One of the most pressing questions about Major League Baseball's upcoming season is how young players will develop after last year's unusual and potentially disruptive campaign. The lack of a minor-league season because of COVID-19 concerns left prospects in an awkward position: most had to train on their own, while those who were able to attend their teams' alternate sites were exposed to a different kind of training regiment (a few were even permitted to play in the majors before they would have otherwise, seemingly in an attempt to get them valuable reps against actual opponents).

The rank-and-file prospects weren't the only ones impacted. Some of the biggest names in the scouting world, Jo Adell and Casey Mize included, had (understandably) poor or otherwise disappointing rookie seasons. Still, while we have empathy for any player who found it hard to perform at their best last year, the world of baseball writing and analysis demands that we dissect their lackluster seasons and divine What It Means for them heading forward. Below, you'll find said analysis for four notable youngsters who struggled in 2020. (Note: the players are presented in alphabetical order.)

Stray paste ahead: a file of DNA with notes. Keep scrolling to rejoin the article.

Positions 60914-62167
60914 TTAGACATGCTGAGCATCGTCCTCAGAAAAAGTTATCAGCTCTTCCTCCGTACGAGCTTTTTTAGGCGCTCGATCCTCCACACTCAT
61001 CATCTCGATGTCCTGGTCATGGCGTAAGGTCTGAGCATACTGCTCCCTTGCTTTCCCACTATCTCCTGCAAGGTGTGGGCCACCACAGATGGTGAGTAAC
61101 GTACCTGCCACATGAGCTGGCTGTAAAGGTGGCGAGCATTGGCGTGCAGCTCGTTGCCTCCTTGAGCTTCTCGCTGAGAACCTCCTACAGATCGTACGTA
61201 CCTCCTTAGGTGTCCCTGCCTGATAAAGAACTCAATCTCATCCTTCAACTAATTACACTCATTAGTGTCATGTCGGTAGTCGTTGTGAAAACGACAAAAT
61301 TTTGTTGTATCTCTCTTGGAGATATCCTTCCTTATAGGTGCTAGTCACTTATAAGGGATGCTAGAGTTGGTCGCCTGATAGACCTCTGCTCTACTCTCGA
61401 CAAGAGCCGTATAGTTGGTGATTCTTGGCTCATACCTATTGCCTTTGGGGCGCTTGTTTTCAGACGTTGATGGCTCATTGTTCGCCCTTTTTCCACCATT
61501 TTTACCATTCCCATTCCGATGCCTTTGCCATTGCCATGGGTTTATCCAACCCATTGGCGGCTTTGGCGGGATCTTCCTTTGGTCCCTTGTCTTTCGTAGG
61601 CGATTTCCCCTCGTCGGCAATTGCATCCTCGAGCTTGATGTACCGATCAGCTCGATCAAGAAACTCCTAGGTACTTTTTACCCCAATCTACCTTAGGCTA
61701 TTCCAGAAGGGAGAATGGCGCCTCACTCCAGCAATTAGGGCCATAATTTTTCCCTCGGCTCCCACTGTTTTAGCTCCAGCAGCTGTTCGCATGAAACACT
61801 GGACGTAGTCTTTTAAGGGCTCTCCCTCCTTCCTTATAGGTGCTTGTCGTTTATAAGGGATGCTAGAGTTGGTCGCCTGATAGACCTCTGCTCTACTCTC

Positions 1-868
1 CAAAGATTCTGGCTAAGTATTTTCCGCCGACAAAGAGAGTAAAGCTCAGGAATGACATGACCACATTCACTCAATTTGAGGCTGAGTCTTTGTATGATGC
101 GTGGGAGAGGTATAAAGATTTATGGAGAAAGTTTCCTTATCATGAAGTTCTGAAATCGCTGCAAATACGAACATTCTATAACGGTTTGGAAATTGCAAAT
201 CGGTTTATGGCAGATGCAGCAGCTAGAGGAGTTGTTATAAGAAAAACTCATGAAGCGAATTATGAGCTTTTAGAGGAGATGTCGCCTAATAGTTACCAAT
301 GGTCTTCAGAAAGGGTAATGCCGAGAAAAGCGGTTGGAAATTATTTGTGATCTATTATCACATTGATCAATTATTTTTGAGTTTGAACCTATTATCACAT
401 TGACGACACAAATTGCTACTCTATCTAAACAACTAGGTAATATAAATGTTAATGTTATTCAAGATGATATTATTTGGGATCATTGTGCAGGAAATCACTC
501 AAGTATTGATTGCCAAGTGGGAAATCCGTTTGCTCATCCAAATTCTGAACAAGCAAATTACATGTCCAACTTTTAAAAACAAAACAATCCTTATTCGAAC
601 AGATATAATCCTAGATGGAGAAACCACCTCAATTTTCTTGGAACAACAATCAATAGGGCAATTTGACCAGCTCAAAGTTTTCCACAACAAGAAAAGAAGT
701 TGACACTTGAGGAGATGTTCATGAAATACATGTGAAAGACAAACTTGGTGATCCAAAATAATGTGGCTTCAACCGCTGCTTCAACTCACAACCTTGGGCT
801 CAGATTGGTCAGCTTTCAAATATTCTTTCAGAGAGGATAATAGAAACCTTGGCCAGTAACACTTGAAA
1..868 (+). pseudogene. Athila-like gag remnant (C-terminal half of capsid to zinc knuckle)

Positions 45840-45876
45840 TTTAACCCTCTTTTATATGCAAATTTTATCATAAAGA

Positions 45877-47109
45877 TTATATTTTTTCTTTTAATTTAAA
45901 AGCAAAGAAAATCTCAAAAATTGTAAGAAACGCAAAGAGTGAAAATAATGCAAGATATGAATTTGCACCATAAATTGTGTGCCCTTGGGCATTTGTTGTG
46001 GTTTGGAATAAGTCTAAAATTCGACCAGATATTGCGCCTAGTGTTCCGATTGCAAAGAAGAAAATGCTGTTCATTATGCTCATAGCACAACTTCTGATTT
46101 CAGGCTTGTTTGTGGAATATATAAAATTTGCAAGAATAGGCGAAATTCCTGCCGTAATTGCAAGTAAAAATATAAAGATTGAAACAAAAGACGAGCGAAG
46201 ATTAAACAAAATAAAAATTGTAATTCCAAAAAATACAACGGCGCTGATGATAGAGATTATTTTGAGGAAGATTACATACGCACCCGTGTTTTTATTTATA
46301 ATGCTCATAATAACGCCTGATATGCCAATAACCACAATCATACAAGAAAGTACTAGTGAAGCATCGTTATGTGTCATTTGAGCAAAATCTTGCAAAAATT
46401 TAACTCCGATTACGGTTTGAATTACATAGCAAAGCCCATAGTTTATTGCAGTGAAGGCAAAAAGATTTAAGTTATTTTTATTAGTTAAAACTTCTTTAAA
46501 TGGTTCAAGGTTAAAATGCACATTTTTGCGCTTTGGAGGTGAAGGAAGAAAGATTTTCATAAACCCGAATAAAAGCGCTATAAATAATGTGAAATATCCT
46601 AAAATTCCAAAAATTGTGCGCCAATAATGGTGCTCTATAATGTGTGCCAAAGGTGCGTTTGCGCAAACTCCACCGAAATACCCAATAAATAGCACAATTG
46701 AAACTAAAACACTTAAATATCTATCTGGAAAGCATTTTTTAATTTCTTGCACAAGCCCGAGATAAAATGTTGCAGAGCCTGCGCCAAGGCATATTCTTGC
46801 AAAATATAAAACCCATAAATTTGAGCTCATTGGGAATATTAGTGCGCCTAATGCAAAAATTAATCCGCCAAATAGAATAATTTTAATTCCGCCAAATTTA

1. Jo Adell, OF, Los Angeles Angels

What was supposed to happen: Adell gives the Angels another dynamic talent, and wins the Rookie of the Year Award en route to a playoff berth.

What did happen: Adell hit .161/.212/.266 with 48 more strikeouts than walks in 38 games. (He didn't win any hardware and the Angels didn't make the postseason.)

What's next: Adell seems certain to open the year in the minors. The Angels have spent the winter restocking their outfield depth chart by trading for Dexter Fowler and signing non-roster types like Juan Lagares, Scott Schebler, and Jon Jay. Those players are bandaids, not long-term solutions, but they should enable the Angels to play it slower with Adell than they had to last season.

Between now and that indeterminable date, Adell has a lot to work on. He struggled with pitch recognition, fishing after too many pitches below the zone and even looking uncomfortable on takes. He didn't show good bat-to-ball skills, either, and his 64.6 in-zone contact rate ranked 467th out of 475 players with at least 25 trips to the plate. Predictably, Adell tinkered with his swing in an attempt to find something that worked; nothing took: his .505 OPS in August was superior to his .437 OPS in September.